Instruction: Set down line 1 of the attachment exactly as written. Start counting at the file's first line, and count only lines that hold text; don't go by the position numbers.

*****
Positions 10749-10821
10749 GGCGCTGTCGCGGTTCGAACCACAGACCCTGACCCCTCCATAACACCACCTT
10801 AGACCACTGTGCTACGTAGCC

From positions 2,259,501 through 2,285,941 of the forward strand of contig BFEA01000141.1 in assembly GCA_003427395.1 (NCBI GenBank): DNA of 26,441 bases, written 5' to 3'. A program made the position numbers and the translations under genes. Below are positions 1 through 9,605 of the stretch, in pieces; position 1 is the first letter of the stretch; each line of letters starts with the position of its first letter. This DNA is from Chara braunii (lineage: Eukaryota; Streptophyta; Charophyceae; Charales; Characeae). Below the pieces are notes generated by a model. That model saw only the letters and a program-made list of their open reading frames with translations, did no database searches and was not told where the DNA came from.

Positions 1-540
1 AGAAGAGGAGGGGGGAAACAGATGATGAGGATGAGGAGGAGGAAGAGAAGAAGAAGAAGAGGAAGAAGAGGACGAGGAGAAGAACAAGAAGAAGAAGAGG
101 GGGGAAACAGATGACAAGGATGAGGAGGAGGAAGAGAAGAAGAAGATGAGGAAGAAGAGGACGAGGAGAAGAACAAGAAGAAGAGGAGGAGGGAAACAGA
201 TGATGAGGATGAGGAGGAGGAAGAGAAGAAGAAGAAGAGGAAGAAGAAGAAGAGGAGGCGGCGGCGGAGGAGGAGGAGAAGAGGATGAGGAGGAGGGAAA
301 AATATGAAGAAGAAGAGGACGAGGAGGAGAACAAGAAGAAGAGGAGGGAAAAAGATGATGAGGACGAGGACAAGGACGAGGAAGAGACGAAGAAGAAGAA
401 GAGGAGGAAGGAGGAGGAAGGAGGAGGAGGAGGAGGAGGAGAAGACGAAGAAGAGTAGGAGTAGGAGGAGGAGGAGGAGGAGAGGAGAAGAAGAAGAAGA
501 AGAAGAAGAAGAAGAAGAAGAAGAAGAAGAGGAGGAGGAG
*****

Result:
Positions 10749-10821